Just a few short years ago, Will Ferrell was the new king of comedy in Hollywood, lionized for his star turns in 2003’s Elf, 2004's Anchorman: The Legend of Ron Burgundy and his tasty supporting roles in 2003’s Old School and 2004’s Starsky & Hutch.
His asking price quickly jumped to $20 million, and it was thought that no fee was too high, because he was box-office gold. He was the new Jim Carrey, and people were starting to wonder if he couldn’t be the new Tom Hanks, too, transitioning from comedy to drama without missing a beat.
Now, unfortunately, Ferrell has the stink of failure on him, and that’s a tough odor to get rid of in the here-today, gone-today (to steal a Chris Rock phrase) world of movie studios. He’s not the Will Ferrell of Old School and Elf anymore. He’s the Will Ferrell of Woody Allen’s Melinda and Melinda, the Bewitched remake, and Kicking & Screaming.
I haven’t given up hope yet. Sure, Ferrell became overexposed in the last few years, taking seemingly any job that was offered to him. But that’s what happens when the big checks start rolling in. You cash them as quickly as possible, because who knows when that pipeline will run dry? You’d do it, and so would I. The virtue of not selling out belongs only to the already rich. Of course, some actors never really recover from this phase of their career — Nicolas Cage comes to mind, and he’s wearing the long, stringy wig from Con Air.
Ferrell still has a chance to redeem himself, and that’s why I’m so excited to see Talladega Nights: The Ballad of Ricky Bobby. The film reunites him with his Anchorman director, Adam McKay, and though some may scoff, Ferrell was never better than he was in that movie. The problem with his string of duds was that Ferrell was asked to be something approaching a normal guy. I don’t want to see Ferrell trying to be a regular guy. I want him to be just this side of insane, stomping blindly through a make-believe land where he believes he is king and where plenty of other people believe it too.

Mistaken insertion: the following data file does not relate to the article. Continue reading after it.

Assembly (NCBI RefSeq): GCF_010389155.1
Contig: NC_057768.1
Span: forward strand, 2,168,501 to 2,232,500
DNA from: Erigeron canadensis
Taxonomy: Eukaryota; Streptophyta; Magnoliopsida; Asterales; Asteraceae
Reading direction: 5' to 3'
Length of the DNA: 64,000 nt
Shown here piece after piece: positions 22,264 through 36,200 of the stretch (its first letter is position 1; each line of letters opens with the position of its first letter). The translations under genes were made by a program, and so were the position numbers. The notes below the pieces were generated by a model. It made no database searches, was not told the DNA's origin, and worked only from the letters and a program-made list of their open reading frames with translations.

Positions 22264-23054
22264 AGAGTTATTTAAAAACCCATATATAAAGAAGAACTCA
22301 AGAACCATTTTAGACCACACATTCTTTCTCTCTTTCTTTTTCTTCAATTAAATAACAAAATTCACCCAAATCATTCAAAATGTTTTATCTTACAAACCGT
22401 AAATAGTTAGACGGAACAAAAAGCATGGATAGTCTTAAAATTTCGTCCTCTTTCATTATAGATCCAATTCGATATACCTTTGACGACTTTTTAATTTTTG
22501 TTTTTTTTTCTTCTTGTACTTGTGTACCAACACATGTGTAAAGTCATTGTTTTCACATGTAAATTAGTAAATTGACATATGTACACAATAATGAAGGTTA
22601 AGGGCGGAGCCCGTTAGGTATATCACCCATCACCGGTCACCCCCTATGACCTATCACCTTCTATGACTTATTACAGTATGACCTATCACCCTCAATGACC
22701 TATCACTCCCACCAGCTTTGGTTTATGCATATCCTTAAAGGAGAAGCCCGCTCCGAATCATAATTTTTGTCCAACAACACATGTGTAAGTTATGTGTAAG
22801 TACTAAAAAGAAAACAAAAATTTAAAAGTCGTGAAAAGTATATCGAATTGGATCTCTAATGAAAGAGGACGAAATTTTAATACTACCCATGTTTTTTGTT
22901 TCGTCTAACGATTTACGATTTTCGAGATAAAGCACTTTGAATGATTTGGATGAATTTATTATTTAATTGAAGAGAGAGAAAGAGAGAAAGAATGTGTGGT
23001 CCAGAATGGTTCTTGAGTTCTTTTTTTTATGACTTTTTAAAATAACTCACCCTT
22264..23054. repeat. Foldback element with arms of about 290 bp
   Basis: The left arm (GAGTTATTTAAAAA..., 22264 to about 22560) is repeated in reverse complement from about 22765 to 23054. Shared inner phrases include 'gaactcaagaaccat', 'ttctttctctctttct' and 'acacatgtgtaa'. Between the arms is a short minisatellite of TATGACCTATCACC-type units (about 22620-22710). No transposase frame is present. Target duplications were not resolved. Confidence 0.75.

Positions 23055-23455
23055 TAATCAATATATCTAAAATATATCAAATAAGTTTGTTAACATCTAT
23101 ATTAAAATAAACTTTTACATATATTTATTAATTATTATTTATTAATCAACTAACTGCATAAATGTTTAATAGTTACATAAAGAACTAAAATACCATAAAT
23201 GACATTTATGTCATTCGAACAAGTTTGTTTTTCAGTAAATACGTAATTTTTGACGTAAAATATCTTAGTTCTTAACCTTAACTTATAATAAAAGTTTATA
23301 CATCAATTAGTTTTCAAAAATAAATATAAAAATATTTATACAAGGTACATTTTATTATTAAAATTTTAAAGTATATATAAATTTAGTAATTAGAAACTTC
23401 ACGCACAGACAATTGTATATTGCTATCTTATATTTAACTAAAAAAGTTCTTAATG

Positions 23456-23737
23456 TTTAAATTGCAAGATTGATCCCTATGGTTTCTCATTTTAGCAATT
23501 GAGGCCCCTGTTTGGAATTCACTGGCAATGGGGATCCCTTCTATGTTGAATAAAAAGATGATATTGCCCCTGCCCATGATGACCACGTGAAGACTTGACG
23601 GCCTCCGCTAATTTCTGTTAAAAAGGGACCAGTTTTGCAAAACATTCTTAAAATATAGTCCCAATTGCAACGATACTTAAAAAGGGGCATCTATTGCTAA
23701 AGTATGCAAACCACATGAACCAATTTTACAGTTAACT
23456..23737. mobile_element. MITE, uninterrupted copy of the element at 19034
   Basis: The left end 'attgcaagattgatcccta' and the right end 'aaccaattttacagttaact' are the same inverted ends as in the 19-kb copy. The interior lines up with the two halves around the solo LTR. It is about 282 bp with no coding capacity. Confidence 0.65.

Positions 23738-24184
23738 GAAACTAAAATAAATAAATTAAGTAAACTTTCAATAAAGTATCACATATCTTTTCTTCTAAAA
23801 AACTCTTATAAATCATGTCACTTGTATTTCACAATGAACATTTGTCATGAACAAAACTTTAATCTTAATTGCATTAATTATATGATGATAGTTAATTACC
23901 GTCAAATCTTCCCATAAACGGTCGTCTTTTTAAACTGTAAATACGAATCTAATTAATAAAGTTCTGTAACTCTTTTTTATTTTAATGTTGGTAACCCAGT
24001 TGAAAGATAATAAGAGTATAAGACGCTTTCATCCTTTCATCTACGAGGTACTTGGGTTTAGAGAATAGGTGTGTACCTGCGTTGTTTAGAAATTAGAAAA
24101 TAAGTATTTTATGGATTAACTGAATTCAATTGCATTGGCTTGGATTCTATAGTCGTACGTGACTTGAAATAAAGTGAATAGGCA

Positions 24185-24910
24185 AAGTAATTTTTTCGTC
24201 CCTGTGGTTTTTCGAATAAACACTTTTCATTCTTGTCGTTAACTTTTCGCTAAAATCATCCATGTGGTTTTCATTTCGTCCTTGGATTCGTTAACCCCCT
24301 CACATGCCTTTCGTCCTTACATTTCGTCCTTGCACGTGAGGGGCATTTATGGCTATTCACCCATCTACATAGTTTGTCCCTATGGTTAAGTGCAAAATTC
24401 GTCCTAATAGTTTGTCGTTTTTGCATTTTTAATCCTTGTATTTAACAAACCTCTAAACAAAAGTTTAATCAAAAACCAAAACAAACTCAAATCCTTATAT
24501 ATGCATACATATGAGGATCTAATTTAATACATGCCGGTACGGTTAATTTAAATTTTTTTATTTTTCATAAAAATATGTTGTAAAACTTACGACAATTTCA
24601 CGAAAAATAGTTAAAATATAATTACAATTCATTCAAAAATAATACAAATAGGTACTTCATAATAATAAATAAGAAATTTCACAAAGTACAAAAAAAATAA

For an audience to truly appreciate his gifts, Ferrell needs a character he can believe in against all odds, like Ron Burgundy, Anchorman’s clueless, chauvinistic center who says things like, “I’m very important. I have many leather-bound books and my apartment smells of rich mahogany.” That’s his best pickup line, and he’s absolutely sure it will work, delivering it in his booming Robert Goulet-like voice. It’s completely absurd, and totally perfect.
Talladega Nights, then, would seem (from the trailer, at least) to be the ideal film for Ferrell. His role as NASCAR driver Ricky Bobby is right in his wheelhouse, the kind of guy who goes through life absolutely sure that he’s the most important thing in it, with a coterie of hangers-on assuring him of that fact at every turn. Like Anchorman’s Burgundy, Bobby struggles with change, except this time, it isn’t a female anchor encroaching on his turf. It’s effeminate French Formula One racer Jean Girard (Da Ali G Show’s Sacha Baron Cohen), who’s out to take over NASCAR’s top spot. And like in Anchorman, McKay has assembled a strong supporting cast for Ferrell to play off of, including John C. Reilly, Gary Cole, Amy Adams, and Leslie Bibb. Ferrell doesn’t have to do all of the heavy lifting, just most of it.
So, like I said, he has a great chance to redeem himself with Talladega Nights. If he doesn’t, well, I’ll always have Anchorman. Thank God for DVDs.